Hey, lilypad. when I started metformin, I had the nausea too. doc prescribed omiprazole 20mg X2. solved the nausea and eliminated acid reflux, too. You might want to mention it to your doc`. It is an older drug and resonably priced at walmart.
You really need to get the BS under 140. It is all up to you. About 4 months ago, my doc added glipizide to my meds. It made me ravenously hungry and I was constantly fighting lows which forced me to eat more than normal. It also made me sensitive to sunburn. I dropped it after a month and doc put me on insulin. I had mixed feelings about giving myself multiple shots a day. The thought of sticking myself scared me, but the other side of me thought it might help me feel better. I’ll skip over the details of my first injection, but trust me I couldn’t have spit if my life depended on it.
Now, it is three months later. I have my bad days, but yesterday my BS never went over 150. I feel better. I sleep better. I have no “opathies”, and I am optimistic about the future. My depression is better and my appetite is “normal”. I am losing weight, too.
so, tell me what is wrong with this picture? Everyone I have talked to have said the same thing…Every one was irritated that they took so long to start insulin. Also, all the oral meds have long term side affects and the new ones have unkown side affects… Insulin is natural.
Can you explain to me how you will benefit from waiting to start insulin?
Peace and health

I am not opposed to taking Insulin but I just really wanted to hold off taking that step if it is avoidable. Being only 38 years old I’m afraid of what that means… not to mention my extreme fear of needles. Lancing myself for testing is already so traumatic that I’m not sure what daily insulin shots will be like. I’m sorry to sound like such a baby - I’m just being honest about what I’m feeling. If I really get to the point where I have to go on insulin, I will. I’m just wondering if perhaps there are other avenues I might be able to explore first. I have read that it can take Metformin some time to work, is this anyone else’s experience? Also, I just switched from Metfmorin to Metformin ER - is there any difference in it’s ability to effectively control BG? I will also call my doctor today and ask if I should be concerned yet and if we should pursue another line of attack here. I will also try for the next few days to cut all carbs out and see if that does anything.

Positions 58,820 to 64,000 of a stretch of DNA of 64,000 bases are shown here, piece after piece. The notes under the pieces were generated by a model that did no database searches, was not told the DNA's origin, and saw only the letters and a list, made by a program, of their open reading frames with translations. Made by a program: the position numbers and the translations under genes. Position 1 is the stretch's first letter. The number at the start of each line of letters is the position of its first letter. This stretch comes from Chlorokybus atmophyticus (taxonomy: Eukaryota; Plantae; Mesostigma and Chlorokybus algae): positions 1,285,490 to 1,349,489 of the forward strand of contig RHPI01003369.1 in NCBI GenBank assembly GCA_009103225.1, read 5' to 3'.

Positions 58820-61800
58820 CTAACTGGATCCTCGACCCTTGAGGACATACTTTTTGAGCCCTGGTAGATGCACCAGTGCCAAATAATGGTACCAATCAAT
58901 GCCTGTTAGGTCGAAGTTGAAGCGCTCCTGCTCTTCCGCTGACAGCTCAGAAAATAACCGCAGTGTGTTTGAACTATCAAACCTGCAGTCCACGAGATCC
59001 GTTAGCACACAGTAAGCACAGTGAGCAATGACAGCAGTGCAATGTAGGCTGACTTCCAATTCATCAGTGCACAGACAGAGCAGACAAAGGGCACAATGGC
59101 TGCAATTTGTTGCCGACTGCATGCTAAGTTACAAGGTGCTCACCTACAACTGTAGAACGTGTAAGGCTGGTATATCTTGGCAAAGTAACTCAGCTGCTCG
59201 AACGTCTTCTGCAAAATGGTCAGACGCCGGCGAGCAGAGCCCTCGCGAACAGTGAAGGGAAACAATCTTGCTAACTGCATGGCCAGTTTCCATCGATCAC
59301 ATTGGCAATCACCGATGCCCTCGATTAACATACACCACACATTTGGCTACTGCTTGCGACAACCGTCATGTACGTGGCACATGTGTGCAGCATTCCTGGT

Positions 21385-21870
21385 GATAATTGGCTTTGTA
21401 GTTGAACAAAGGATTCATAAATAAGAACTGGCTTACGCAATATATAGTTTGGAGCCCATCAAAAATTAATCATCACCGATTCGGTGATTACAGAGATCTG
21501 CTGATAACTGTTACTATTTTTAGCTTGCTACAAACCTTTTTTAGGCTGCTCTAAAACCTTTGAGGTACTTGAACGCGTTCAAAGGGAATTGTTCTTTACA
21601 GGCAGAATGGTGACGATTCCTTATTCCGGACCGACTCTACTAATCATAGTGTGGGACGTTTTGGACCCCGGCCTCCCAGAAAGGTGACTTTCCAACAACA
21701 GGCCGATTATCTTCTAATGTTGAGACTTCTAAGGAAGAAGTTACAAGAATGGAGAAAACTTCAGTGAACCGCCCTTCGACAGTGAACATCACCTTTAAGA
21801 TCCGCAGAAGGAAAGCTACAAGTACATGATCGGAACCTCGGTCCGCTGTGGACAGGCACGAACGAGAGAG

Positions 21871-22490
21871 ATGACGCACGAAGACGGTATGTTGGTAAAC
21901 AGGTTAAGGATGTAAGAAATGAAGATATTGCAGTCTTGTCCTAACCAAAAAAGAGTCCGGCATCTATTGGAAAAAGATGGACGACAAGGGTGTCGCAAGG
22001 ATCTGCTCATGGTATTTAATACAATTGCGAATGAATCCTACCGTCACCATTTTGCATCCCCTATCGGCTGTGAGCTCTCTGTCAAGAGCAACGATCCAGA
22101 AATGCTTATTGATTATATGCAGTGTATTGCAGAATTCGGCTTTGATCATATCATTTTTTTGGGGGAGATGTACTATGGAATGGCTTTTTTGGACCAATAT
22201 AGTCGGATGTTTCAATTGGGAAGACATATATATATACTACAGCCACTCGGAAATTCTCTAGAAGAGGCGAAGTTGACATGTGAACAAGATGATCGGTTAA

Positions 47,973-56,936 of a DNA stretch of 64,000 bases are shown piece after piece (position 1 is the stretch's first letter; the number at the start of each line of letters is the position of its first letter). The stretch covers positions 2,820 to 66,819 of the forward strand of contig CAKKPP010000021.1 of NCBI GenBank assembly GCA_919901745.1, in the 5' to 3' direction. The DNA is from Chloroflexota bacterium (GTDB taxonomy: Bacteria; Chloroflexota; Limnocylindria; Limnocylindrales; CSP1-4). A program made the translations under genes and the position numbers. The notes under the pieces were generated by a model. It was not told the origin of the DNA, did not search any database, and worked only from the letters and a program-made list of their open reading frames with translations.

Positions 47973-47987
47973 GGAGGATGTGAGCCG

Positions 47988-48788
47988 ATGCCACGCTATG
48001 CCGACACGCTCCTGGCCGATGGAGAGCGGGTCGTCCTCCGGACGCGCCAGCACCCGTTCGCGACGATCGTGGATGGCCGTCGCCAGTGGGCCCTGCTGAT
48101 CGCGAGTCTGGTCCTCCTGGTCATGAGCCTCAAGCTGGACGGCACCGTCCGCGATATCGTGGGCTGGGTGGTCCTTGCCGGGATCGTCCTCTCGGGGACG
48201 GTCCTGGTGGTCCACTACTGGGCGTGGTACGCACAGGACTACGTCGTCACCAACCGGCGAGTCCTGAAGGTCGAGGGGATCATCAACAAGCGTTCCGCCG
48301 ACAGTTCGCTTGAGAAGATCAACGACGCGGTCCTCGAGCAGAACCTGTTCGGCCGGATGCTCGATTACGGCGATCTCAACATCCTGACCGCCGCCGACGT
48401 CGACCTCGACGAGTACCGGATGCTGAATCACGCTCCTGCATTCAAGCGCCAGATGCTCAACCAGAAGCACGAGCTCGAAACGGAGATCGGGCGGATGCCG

Oh, also - what is Glyburide? Is it common to take Metformin with something else to help level out BG’s faster? Thanks for your help.

I have never heard that Metformin has a cumulative effect, which is what would be implied if it took a while to work. It may take a while to find the right dose, but the OP is at the maximum on-label dose, if I am not mistaken. Metformin works within a couple hours of taking it, the ER version starts working the same amount of time after you take it as the normal version, but lasts 24 hours.

I was nervous about injections too, but I have just finished my first cycle of fertility meds, which included two different injectible meds. No pain AT ALL. Dr. Bernstein’s book talks about the techniques for painless injections and they really work. “Mind over matter.”